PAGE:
When a person dies, the decedent’s loved ones must deal with the decedent’s property. The first question the decedent’s family members need to ask is: did the decedent have an estate plan in the form of a Will or a Trust?

If the decedent did have an estate plan, the terms of the Will or Trust will govern who is entitled to receive the property. If the decedent did not sign a Will or Trust before passing, the decedent’s property may be distributed to the family members is accordance with the State’s intestacy laws. Wills and Trusts are administered through different methods. The decedent’s heirs and the beneficiaries are entitled to copies of the Will and Trust.

A Will is a testamentary instrument which governs the distribution of the decedent’s property through the probate process. The word probate can seem daunting, but it just means a court-supervised process for distributing a decedent’s assets. The person appointed to handle the estate, called the Executor, files the Will and a Petition for Probate with the court. The Executor must complete the steps outlined in the California Probate Code, which include notifying all the heirs and beneficiaries of the probate, attending a hearing to obtain authority to take control of the estate assets (called Letters Testamentary or Letters of Administration), submitting an inventory and appraisals of the estate assets to the court, paying all known and legitimate creditors, and obtaining a court order to distribute the assets to the beneficiaries.

A Trust, just like a Will, governs the distribution of the decedent’s property. However, administration of a Trust typically does not need to go through probate court. The person in charge of a Trust is called a Trustee. The Trustee distributes the Trust assets to the beneficiaries without prior court approval. Trusts contain provisions on how and when the Trustee should distribute the property to the beneficiaries. Some Trusts are set up to provide the beneficiaries with outright distributions, while some Trusts are set up to distribute the Trust assets to the beneficiaries over a long period of time.

In general, Trusts are favorable to Wills because the probate process is not required. However, Trust beneficiaries and Trustees occasionally end up in court when the Trustee does not follow the terms of the Trust or otherwise commits a breach of the Trustee’s fiduciary duties. If a dispute arises, the beneficiaries should contact an experienced Trust and Will litigation firm without delay.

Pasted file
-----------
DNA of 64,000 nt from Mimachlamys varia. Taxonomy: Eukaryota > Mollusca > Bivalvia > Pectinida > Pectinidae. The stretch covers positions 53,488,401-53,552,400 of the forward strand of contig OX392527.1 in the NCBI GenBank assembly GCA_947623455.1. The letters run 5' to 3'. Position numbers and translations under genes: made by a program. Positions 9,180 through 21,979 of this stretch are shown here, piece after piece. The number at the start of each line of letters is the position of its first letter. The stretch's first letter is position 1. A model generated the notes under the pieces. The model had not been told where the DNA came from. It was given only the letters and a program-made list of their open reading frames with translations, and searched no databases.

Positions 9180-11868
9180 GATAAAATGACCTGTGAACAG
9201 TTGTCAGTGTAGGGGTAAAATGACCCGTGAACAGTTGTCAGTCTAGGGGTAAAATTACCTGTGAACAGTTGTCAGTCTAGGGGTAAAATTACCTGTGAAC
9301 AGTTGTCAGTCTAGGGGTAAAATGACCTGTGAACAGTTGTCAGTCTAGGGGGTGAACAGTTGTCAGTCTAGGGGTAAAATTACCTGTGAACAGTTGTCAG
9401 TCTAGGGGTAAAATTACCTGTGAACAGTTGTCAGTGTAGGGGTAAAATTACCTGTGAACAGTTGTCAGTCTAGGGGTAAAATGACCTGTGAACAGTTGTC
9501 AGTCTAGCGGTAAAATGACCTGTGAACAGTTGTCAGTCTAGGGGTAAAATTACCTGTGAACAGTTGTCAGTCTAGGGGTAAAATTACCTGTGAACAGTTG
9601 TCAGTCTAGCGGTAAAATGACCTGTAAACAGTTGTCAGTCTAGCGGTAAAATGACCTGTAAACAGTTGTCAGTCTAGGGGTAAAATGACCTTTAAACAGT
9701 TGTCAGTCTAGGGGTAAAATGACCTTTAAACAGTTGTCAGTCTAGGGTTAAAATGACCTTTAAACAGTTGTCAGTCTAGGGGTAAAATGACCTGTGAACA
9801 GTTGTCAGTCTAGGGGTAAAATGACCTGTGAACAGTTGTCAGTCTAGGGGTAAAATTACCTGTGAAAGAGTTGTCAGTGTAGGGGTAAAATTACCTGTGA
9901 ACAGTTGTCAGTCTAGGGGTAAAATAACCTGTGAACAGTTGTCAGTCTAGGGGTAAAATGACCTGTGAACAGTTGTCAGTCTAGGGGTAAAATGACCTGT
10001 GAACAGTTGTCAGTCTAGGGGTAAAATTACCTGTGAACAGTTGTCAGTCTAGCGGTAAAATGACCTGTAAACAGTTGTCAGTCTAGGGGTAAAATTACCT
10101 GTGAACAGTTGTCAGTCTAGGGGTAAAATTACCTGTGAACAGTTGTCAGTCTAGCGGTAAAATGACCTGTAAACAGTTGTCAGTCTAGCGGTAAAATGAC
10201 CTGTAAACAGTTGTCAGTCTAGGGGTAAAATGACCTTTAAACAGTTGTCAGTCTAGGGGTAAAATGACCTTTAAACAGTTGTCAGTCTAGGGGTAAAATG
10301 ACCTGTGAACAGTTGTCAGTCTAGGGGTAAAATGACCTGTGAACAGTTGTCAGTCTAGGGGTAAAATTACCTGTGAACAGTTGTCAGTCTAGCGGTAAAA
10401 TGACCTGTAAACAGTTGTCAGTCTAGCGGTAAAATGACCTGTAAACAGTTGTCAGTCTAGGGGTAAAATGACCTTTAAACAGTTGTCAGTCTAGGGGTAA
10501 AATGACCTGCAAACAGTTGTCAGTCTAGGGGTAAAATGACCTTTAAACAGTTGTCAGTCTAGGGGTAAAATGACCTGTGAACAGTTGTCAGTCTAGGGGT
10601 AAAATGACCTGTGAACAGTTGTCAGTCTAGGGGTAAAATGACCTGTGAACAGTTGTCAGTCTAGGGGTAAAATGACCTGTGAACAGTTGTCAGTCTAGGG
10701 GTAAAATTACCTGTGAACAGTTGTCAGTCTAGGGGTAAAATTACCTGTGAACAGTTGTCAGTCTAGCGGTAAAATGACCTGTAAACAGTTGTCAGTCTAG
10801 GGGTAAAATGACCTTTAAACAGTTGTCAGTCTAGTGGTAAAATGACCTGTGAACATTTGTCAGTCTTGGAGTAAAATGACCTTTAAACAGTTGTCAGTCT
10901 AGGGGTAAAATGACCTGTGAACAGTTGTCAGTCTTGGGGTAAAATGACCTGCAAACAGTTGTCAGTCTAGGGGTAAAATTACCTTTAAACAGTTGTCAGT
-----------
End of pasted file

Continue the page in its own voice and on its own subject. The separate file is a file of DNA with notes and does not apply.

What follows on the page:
Entering the world of Wills, Trusts and probate can be confusing. One of the first questions people often ask is: what is the difference between a Trustee and an Executor? To put it simply, a Trustee is the person who oversees a Trust, while an Executor is the person who oversees a Will, which often involves going to probate court.

A major difference between a Trustee and an Executor is the amount of authority and discretion each position has. Both Trustees and Executors are legally required to follow the terms of the Trust or Will and make distributions to the Beneficiaries in accordance with the Trust or Will terms. If the decedent only had a Will, the Executor must file the Will in Probate Court with a Petition to Administer the Estate (also called Petition for Probate). Information on how to file a Petition for Probate is available here.

Probate is the process in which the court oversees the valuation and distribution of the estate assets. After the Executor files the Will and Petition for Probate; the Executor must notify the Beneficiaries and creditors about the probate hearing, request authority from the court to open probate and to handle/sell the estate assets (called Letters of Administration), submit an Inventory and Appraisal to notify the court and Beneficiaries of the value of the estate assets, and ultimately seek court-ordered approval of the distribution of those assets.

Trustees, on the other hand, do not usually need to go to court. Trusts are designed to be administered outside of court. The Trustee can make distributions to the beneficiaries without seeking court approval. The trustee must still follow the terms of the Trust, but Trustees have greater authority to use their discretion in administering the Trust without seeking approval of the court prior to making distributions.

The bottom line: Both Trustees and Executors have similar duties and responsibilities. Both positions are required to gather information about the value of the assets, provide valuation information to the beneficiaries, and make distributions to the beneficiaries in accordance with the terms of the Trust or Will. Trustees have the advantage of being able to operate without court approval. However, Trustees occasionally abuse their discretion. Bad Trustees without court supervision can throw a wrench in the distribution of assets by refusing to make distributions, misappropriating Trust funds, and other violations of the Trustee’s duties. Beneficiaries who are dealing with an abusive Trustee should contact an experienced Trust and Estate litigation attorney immediately. A bad Trustee only makes matters worse over time. The faster you act, the faster you can stop the damage.

California Trustees can charge reasonable fees for their services. The amount considered reasonable varies depending on the circumstances. Professional fiduciaries typically charge a certain percentage of the total value of the Trust assets (usually around 1%), while layperson Trustees (such as family members) often charge by the hour (typically around $30-$80).

Trustees’ fees also depend on the amount of work it takes to administer the Trust. Some Trusts are more complex than others. If administering the Trust involves selling multiple properties or high-value investing, the Trustees fees will likely be higher than a liquid-asset only Trust in which the Trustee simply distributes funds from an account. If the Trustee prepares an accounting, the fees will be higher than if the beneficiaries waive the accounting.